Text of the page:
Whenever science is mentioned in the context of viruses and disease, it’s likely that the first image that comes into your mind is one of people in white coats surrounded by mysterious vials injecting who knows what into test tubes. Whilst this isn’t an entirely inaccurate depiction of how science is used to create vaccines or other medicines, it is by no means the only way that science can be used to fight disease and help people be as healthy as possible.
My project over the last six odd weeks was to code a model that simulated how a virus (I’ll leave it up to you to guess which virus that made it rounds through the world in 2020 inspired this) spreads through a population. It turns out there are a lot of questions about the different ways that viruses spread and what the best way to tackle viruses with these different spreading characteristics, that can be studied using nothing but a laptop and a bunch of time. We looked into things like, is it more important to be able to trace a high percentage of infected people or is it better to be able to keep track of a large number of infections but with a lower efficiency. We also investigated if our answer was the same for a superspreading virus as it was for a non-superspreading virus. In some respects, simulations are the only way that we can study some of these questions since it’s not like we can wait for the next global pandemic to put our theories into practice.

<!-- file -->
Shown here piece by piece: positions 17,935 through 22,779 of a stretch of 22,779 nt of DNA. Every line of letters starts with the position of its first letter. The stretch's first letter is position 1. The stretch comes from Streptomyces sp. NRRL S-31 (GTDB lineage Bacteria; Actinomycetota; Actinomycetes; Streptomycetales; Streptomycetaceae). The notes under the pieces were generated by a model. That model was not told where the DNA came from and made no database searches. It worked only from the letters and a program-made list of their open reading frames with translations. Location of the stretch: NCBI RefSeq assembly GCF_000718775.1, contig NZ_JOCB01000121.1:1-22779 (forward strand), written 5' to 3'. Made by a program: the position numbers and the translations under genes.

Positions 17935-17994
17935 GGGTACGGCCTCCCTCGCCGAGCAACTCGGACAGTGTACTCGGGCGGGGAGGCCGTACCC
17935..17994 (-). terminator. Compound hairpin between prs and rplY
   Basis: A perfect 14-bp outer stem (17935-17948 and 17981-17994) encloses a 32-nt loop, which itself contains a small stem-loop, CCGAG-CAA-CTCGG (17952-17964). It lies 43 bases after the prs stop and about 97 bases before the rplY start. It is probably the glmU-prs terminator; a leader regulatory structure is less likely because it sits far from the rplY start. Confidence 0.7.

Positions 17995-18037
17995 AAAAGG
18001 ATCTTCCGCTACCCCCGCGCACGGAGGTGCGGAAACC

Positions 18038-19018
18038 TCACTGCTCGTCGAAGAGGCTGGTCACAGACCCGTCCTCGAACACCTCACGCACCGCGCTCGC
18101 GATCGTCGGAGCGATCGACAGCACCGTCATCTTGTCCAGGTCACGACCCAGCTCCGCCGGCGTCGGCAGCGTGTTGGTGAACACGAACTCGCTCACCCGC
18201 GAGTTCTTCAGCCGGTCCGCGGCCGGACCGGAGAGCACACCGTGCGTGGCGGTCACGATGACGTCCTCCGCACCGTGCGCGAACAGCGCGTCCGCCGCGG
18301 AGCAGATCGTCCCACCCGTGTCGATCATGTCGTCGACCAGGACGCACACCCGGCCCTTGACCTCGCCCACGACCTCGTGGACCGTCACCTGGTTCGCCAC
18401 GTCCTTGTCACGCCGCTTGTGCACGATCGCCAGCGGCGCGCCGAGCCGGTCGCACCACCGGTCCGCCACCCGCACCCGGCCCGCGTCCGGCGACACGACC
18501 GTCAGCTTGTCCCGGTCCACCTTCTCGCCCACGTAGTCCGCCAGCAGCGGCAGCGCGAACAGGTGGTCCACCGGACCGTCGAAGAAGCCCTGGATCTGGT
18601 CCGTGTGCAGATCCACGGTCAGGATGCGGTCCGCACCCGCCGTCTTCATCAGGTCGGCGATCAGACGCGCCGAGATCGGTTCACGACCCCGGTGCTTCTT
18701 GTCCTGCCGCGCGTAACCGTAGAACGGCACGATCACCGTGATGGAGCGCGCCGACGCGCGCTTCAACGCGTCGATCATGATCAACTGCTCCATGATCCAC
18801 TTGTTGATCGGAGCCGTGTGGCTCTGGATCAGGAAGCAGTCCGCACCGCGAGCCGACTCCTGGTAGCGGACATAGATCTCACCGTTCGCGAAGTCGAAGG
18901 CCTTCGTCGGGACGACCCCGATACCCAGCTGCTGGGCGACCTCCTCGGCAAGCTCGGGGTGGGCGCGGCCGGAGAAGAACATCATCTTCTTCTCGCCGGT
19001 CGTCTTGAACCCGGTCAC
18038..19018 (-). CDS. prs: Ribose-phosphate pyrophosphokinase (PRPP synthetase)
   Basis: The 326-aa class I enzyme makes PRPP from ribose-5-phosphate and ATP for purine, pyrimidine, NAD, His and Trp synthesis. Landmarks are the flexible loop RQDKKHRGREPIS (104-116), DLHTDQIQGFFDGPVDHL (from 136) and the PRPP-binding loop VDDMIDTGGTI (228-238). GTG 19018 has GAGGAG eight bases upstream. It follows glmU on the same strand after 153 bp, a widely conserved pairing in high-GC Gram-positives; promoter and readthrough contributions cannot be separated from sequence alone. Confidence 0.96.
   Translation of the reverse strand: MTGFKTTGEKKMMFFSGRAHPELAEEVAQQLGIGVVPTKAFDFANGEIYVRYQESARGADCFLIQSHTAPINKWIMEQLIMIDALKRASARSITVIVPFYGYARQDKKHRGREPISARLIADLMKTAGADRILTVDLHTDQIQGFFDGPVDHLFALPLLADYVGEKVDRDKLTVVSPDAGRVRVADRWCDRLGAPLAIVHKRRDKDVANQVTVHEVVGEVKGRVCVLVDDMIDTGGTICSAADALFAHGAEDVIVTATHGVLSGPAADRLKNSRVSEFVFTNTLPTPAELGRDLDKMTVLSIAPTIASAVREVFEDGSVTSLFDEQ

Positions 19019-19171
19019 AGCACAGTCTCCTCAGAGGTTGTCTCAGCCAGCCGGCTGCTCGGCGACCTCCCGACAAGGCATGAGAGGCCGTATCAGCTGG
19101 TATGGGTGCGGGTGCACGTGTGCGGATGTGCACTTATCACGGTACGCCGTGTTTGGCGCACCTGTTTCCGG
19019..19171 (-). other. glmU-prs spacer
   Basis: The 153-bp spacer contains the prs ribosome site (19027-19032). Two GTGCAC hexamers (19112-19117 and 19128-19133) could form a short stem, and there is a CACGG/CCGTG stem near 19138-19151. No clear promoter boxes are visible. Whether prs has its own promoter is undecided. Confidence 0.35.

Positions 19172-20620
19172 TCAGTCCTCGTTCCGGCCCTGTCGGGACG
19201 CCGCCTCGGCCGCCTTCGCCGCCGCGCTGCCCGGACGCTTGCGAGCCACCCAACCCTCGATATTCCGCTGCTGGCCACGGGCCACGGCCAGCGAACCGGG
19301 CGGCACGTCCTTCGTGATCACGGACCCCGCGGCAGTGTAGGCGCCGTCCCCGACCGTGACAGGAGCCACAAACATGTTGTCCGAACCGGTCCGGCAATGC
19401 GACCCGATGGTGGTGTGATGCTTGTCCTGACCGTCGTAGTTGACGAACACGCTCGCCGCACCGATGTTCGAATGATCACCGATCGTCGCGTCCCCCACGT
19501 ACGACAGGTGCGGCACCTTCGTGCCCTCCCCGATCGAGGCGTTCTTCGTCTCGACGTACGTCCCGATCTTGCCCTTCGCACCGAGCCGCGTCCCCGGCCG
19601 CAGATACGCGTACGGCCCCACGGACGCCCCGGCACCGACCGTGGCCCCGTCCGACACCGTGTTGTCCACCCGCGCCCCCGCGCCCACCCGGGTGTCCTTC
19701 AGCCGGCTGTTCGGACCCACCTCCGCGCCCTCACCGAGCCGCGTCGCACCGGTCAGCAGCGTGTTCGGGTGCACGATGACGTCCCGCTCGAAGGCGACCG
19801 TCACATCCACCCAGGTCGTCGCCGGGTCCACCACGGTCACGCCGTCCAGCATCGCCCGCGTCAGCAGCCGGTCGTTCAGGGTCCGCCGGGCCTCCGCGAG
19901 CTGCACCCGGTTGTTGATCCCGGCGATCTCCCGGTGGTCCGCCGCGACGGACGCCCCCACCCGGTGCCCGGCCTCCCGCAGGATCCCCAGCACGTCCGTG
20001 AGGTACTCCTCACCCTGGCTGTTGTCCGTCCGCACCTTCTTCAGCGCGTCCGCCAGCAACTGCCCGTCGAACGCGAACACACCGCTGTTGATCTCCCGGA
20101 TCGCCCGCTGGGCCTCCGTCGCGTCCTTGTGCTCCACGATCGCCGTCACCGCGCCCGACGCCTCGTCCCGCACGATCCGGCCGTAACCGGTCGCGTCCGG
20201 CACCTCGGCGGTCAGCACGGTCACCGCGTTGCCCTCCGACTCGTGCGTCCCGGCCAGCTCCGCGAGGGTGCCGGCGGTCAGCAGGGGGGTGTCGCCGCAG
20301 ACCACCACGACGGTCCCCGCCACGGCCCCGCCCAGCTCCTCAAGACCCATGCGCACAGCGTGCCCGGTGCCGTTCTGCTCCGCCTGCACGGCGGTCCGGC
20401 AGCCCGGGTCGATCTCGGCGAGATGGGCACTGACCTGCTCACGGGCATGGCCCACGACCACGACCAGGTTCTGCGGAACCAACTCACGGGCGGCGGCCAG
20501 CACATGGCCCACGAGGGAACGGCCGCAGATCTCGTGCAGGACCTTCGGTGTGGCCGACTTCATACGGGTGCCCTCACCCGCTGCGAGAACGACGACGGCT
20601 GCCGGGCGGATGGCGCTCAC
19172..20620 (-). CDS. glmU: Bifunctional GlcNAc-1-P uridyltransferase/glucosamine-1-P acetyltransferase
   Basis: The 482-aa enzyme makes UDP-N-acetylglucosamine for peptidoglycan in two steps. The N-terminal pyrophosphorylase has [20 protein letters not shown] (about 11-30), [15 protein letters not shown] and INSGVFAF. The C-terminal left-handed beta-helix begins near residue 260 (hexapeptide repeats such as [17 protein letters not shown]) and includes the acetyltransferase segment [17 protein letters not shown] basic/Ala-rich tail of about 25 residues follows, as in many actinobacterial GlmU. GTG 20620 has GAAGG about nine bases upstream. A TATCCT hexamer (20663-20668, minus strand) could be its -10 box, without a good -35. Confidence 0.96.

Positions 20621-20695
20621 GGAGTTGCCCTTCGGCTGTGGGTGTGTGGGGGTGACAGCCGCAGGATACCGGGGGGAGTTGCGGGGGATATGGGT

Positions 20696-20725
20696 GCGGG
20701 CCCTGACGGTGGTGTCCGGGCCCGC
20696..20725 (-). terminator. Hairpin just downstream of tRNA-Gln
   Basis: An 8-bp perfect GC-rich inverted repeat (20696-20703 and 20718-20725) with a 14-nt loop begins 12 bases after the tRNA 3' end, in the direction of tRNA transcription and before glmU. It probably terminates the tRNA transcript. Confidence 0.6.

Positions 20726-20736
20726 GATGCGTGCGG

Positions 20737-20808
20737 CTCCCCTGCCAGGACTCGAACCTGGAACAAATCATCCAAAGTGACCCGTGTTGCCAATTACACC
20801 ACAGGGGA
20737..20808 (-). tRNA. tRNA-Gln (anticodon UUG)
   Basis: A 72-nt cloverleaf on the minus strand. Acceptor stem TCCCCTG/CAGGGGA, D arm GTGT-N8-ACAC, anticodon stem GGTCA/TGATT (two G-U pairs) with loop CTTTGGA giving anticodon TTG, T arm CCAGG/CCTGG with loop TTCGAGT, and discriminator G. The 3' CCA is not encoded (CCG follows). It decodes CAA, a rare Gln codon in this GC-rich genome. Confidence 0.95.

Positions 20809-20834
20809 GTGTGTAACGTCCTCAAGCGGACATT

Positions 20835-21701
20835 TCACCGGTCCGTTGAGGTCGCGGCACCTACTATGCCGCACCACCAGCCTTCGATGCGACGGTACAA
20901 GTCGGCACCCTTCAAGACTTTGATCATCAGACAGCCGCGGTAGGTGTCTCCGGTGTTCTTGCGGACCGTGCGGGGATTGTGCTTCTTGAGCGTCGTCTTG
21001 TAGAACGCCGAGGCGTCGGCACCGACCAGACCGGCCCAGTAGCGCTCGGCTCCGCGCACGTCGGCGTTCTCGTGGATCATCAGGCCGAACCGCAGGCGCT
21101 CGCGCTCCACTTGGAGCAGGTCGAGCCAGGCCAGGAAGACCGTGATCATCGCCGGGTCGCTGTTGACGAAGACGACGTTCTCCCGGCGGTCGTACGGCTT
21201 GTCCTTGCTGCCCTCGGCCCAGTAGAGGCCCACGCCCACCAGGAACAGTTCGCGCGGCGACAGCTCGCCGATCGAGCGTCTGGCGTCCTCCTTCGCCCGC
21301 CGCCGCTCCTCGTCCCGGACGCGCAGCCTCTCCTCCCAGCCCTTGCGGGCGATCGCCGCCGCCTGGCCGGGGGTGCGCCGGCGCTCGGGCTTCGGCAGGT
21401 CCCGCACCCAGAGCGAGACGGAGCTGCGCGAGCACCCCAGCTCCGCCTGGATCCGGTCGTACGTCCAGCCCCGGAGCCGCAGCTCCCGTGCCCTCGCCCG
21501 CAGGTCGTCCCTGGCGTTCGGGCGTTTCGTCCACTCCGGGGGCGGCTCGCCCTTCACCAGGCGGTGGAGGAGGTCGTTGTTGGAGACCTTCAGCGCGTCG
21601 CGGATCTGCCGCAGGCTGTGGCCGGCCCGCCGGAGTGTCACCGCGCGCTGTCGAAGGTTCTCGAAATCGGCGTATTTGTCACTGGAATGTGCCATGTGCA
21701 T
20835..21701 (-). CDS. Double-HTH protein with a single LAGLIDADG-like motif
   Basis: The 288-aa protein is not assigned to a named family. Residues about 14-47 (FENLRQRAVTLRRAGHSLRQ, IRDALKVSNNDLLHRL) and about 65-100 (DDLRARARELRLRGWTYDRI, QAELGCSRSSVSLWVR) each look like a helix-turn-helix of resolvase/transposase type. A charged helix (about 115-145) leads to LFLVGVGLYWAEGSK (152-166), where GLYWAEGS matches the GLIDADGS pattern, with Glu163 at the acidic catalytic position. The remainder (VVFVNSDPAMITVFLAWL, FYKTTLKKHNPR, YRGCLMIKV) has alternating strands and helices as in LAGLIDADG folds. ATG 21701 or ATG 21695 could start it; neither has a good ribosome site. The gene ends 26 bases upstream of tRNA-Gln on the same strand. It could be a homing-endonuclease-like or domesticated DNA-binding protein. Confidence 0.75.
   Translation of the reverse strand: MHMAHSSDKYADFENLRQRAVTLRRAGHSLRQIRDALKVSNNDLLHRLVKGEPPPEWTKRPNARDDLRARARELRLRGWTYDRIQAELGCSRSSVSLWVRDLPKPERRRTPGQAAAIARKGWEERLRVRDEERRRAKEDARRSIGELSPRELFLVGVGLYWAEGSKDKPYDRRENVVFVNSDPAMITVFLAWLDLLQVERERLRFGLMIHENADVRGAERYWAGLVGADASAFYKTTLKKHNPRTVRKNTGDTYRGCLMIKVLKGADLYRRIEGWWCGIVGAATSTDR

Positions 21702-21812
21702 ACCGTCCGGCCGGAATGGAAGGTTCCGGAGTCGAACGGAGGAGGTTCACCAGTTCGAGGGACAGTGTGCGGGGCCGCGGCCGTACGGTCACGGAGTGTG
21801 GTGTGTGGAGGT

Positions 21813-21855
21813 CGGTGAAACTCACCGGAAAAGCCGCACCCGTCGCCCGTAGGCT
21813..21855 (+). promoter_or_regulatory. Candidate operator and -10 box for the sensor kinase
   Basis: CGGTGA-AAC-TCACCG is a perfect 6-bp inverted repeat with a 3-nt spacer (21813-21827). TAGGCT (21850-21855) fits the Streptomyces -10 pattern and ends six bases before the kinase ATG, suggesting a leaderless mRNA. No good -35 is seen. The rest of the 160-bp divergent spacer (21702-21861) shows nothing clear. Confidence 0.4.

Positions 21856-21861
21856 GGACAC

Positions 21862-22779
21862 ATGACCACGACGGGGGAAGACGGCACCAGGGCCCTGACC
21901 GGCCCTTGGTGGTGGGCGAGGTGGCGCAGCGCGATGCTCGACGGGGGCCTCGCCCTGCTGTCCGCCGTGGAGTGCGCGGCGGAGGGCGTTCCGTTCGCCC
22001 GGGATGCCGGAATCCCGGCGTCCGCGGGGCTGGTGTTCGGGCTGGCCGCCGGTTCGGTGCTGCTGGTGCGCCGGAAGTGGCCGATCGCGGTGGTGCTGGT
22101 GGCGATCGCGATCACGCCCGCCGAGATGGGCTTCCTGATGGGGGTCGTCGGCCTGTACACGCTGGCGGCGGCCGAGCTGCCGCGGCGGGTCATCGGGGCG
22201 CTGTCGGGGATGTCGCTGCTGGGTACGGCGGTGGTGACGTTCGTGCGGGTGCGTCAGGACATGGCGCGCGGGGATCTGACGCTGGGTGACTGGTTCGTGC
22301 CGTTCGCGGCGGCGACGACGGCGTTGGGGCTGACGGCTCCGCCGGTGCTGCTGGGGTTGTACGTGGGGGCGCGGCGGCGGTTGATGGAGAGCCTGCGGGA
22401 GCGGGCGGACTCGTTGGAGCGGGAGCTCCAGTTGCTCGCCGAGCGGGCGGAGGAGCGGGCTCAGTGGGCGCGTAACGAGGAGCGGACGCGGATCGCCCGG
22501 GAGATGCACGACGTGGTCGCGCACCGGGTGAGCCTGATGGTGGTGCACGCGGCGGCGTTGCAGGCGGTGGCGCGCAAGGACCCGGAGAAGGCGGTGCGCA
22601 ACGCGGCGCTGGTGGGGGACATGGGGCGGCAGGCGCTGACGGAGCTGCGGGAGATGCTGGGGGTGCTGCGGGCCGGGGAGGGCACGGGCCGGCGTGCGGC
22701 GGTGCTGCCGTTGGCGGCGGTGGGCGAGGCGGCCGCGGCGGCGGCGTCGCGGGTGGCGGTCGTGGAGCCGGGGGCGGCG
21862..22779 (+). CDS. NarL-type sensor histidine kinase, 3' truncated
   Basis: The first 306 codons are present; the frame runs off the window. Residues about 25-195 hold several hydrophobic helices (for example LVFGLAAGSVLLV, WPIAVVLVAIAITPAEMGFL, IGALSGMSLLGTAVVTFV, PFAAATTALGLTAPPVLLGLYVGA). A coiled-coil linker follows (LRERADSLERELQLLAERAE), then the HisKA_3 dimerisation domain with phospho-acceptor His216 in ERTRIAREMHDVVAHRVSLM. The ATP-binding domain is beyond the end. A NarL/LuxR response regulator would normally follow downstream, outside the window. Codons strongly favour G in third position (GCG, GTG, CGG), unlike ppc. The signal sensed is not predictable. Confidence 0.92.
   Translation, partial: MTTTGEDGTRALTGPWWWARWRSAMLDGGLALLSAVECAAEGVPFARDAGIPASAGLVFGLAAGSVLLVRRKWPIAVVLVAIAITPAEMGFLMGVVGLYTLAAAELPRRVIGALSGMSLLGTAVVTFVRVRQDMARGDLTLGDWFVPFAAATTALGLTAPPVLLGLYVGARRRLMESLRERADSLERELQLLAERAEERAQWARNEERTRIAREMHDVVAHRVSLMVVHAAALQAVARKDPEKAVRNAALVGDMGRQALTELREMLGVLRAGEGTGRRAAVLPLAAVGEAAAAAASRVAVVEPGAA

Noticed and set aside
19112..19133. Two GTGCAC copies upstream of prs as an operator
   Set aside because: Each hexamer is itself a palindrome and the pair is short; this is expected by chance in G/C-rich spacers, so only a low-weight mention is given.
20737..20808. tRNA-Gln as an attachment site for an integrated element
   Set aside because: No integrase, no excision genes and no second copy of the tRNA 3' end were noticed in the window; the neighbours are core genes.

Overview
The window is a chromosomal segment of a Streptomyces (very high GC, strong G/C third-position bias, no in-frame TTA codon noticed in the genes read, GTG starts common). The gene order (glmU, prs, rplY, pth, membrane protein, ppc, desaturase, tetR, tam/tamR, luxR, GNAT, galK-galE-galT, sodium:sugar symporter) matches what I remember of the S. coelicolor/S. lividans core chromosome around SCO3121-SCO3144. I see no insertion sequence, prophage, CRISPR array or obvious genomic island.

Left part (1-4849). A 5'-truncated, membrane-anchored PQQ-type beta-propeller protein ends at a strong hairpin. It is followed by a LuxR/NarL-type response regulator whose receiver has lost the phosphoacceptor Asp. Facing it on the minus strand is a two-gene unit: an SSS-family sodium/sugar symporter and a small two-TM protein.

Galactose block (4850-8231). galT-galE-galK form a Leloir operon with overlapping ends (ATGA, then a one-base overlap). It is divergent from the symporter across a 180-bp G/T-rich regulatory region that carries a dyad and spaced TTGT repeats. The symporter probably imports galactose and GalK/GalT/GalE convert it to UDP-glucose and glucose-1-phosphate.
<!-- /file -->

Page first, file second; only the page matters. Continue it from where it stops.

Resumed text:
Going into this project I had no experience in disease modelling, little experience with coding and not much of an end goal for the project. However, one of the most fulfilling aspects about doing research like this are all the new things you learn and how well you remember them when you are learning with a clear objective or application for that knowledge. Another really enjoyable aspect is the freedom to go in (almost) whatever direction you want, to try and add new layers to your model or try to apply new theorems to the problem.
La Trobe University